Month: May 2019

flounder, spring garlic, morels; potato; asparagus, thyme

I’m new to cooking with morels (who isn’t, other than the lucky few who can hunt them in nearby fields?); I think I still have work to do on these prized and very expensive fungi, assuming I save up enough for another go: Maybe I’m too allied to Mediterranean cookery, but while this approach with a flounder fillet that I employed last night was delicious, it didn’t seem like an ideal match.

It had started at this pretty spectacular table of foraged mushrooms and ramps, or wild spring leeks, at the Union Square Greenmarket(note: the beautiful eggs weren’t foraged).

  • two and a quarter ounces of perfectly clean[ed] fresh morel mushrooms (two mushrooms) from the spring foraged plants table overseen by Patrick, I think, at the Violet Hill Farm stand in the Union Square Greenmarket, sliced narrowly lengthwise (this cut may not have been a wise choice for these fungi, at least aesthetically) and added to a heavy antique copper skillet in which one spring garlic stem (the white section, and a little of the green) had first been softened in a tablespoon or so of butter, the morels immediately salted, to encourage moisture escaping, gently sautéed for several minutes until brown, a splash of Lustau dry (fino) sherry from Philippe Wines stirred in, the mushrooms seasoned with freshly ground black pepper, and kept warm while the fish, which had already begun cooking, was finished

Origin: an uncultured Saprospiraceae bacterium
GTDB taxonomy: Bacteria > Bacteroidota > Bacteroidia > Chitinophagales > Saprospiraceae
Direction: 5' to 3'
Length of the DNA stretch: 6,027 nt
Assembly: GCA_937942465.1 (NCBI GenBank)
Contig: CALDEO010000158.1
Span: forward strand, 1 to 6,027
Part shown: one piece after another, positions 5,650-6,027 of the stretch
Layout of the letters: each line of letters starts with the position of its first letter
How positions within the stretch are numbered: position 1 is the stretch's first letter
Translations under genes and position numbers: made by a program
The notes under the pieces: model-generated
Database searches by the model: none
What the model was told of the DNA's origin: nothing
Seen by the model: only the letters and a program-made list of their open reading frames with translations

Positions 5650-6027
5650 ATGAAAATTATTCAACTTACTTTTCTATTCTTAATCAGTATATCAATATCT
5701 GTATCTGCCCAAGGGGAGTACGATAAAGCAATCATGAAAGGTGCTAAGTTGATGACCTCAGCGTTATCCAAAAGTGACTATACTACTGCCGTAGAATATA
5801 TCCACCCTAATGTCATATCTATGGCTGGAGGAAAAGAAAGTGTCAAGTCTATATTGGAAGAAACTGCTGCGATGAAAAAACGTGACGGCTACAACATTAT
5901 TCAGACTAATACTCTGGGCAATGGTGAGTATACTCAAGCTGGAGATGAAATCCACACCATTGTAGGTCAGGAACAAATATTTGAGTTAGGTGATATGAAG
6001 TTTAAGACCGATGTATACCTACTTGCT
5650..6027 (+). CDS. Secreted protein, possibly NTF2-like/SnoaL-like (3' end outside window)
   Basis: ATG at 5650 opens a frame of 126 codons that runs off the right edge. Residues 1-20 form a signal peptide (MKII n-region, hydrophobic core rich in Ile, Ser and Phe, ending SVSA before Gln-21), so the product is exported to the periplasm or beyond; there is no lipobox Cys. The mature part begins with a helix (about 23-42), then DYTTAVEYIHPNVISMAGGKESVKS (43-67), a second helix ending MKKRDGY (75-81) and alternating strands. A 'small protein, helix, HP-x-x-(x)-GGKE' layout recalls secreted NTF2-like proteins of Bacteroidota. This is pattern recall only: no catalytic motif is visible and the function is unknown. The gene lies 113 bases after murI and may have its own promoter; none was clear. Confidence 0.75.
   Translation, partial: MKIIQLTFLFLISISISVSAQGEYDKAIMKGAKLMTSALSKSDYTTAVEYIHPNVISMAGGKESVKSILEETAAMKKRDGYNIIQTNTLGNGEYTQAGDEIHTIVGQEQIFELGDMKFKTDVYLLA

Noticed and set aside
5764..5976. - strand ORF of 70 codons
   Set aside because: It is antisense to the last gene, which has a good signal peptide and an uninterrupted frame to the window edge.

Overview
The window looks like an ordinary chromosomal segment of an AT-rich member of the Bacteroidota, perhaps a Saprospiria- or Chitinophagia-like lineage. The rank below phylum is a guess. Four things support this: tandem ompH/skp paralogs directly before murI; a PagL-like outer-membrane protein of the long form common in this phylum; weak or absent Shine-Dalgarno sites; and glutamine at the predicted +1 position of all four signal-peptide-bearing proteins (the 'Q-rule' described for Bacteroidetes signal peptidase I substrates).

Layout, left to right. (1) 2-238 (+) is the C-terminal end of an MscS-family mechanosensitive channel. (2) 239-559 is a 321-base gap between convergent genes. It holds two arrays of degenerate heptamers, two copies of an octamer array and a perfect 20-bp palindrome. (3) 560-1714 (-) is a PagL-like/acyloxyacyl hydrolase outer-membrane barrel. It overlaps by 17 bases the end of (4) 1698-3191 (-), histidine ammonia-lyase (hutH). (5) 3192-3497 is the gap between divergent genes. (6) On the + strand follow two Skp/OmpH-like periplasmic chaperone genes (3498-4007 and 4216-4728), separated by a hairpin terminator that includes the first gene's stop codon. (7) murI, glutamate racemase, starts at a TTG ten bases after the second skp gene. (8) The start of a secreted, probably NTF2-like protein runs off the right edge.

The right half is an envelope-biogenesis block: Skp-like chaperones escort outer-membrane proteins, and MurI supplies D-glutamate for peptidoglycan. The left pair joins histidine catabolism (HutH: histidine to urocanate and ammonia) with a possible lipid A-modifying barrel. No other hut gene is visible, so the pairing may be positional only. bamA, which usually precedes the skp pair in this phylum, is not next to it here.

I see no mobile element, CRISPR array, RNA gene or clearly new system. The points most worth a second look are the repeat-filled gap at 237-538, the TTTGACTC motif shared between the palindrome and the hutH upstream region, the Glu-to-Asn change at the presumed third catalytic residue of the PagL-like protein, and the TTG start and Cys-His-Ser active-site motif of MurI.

• one very fresh flounder fillet (a total of 21 ounces) from P.E & D.D. Seafood Company, halved, seasoned on both sides with sea salt and freshly-ground black pepper, sautéed fairly gently in a couple tablespoons of butter inside a large (13-inch), thick-walled antique tin-lined copper pan, flesh side first, turned after about 2 minutes, maybe slightly more, the second side cooked for about the same length of time before the fish was removed and arranged on 2 plates, either covered, to keep warm, or, if it’s convenient to do so, placed inside a barely-warm until the mushroom sauce was completed, at which time it was spooned onto the flounder
  • four medium size ‘red thumb’ potatoes and 2 ‘pinto’ potatoes (the 2 kinds remaining from larger numbers, and now assembled together as a single vegetable for this meal), all from from Norwich Meadows Farm, scrubbed, boiled whole and unpeeled in heavily-salted water until barely cooked through, drained, halved, dried in the still-warm large vintage Corning Pyrex Flameware blue-glass pot in which they had cooked, a tablespoon of Organic Valley European-Style Cultured Butter added, seasoned with sea salt and freshly-ground black pepper, arranged on the plates and sprinkled with chopped lovage, also from Norwich Meadows

spaghetti, oil, spring garlic, peperoncino, garlic mustard

We had been to the theater, a stunning performance of Sam Shepard’s ‘Curse of the Starving Class’, and, both stimulated and disturbed, we’d decided to head for the comfort of our home table rather than eat out (food, and eating both feature large in the play).

We didn’t arrive home until about 10:30. Dinner would have to be assembled quickly, but I wanted it to be very satisfying, so it was ‘two bachelors pasta’ to the rescue (my appellation, my improvisation, with a nod to any number of variations on ‘spaghettata di mezzanotte‘).